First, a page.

CUPERTINO – A new public art sculpture made of sand from 58 of the world’s deserts will transform the look of an olive grove outside the Apple Campus Visitor Center by summer 2022.
Named “Mirage” by Scottish artist Katie Paterson and German architectural firm Zeller & Moye, the sculpture will consist of 400 pure cast glass columns made of desert sand and formed into three clear wave-shaped walls imitating a desert dune.
Apple officials have said the sculpture is a multi-million dollar project involving a team of dozens of artists, architects, geologists and desert experts, all with the goal of creating an outdoor public space. in the huge corporate headquarters in Cupertino.
“Our goal is to bring together all of the deserts on earth,” Paterson said. “Visitors will be able to walk from east to west in all the deserts on the planet. We are going to make it a microcosm space that brings all these immense and diverse deserts to Apple Park. “
It will not be an easy task to get sand from all the deserts in the world, melt it in glass and assemble it in Cupertino.
Paterson – renowned for works as vast as Hollow at Royal Fort Gardens in Bristol, UK – said a project of this scale has never been done before and will require global cooperation for the achieve.
Making glass from desert sand is something Paterson had thought about doing before, but after teaming up with Zeller & Moye, the sculpture “really came to life,” she said. The two teams previously worked together in 2016 on Hollow, a canopy-like structure made from the trees of the world.
The architectural firm’s plans call for three line segments made up of glass columns connecting in a central space, giving the space three “main entrances,” Moye said. The free-form nature of the sculpture will create small niches and pockets where people can experience a moment of calm while being enveloped by the structure, Moye said.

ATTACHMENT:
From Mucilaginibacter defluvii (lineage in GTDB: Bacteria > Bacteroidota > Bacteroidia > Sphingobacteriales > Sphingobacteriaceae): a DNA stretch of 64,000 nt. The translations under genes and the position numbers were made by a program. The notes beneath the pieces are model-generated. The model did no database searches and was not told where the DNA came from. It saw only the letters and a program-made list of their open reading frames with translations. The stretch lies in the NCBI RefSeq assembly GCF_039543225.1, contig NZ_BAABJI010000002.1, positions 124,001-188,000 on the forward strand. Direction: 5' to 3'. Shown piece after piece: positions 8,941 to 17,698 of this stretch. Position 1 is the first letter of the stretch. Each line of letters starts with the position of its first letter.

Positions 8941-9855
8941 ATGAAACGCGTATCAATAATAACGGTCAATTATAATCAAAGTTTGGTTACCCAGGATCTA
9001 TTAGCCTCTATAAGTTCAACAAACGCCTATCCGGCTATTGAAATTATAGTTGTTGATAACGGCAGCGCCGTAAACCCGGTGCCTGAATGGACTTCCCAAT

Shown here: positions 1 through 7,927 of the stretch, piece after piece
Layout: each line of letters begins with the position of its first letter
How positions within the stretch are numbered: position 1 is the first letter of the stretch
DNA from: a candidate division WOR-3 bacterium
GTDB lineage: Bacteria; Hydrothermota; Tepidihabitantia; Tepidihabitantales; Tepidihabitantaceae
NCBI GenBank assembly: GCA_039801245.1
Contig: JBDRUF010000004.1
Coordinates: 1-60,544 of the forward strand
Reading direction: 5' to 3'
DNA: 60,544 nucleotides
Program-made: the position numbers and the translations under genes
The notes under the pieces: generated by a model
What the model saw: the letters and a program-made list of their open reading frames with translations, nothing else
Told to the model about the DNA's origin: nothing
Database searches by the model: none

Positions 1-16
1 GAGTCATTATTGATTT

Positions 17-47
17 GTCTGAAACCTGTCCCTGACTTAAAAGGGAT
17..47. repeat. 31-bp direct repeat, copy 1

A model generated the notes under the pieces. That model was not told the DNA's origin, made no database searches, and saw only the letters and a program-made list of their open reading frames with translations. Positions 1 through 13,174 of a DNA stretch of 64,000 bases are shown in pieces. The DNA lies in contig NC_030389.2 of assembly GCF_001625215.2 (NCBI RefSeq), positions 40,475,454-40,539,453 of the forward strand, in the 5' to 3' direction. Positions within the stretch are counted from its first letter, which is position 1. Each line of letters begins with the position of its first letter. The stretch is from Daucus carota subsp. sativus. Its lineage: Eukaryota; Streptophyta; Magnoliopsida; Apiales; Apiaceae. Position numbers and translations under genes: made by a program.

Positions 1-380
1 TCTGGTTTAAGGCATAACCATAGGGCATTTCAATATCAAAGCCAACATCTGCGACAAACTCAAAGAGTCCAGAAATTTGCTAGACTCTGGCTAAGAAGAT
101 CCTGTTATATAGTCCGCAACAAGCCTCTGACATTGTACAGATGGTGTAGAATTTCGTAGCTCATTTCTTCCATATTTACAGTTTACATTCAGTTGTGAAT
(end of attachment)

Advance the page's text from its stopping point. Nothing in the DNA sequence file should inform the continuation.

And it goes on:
“We are working with these materials experimentally, but focusing on one material at the heart of the work: desert sand,” Moye said. “It has that handcrafted quality because of its cast glass, so it will show a lot of variation, shapes and discolorations.”
Although the firm has a background in architecture, Christoph Zeller said “we work on the fringes of the discipline”. Apple has historically partnered with the world’s leading designers, architects and artists to manufacture its products and build its Silicon Valley campuses.
No project has matched the tech company’s $ 5 billion neo-futuristic campus dubbed “the spaceship,” which was designed by Norman Foster and opened to more than 12,000 employees in April 2017 About 80% of the site is made up of green spaces. planted with drought-tolerant trees and plants native to the Cupertino region; the central courtyard of the main building has an artificial pond.
With “Mirage”, the tech giant hopes to bring another favorite space to Silicon Valley.
“It’s a very different way of using glass,” said Christoph Zeller. “We have glass everywhere in our daily life, but we often experience sheets of glass, glasses of water or glass vases. With this project, we move away from the commercial aspects of glass and refer to the strength of glass.
Moye said the pandemic has made people feel lonely and out of touch with the world and nature.
“It’s important to regain those connections with the physical,” Moye said.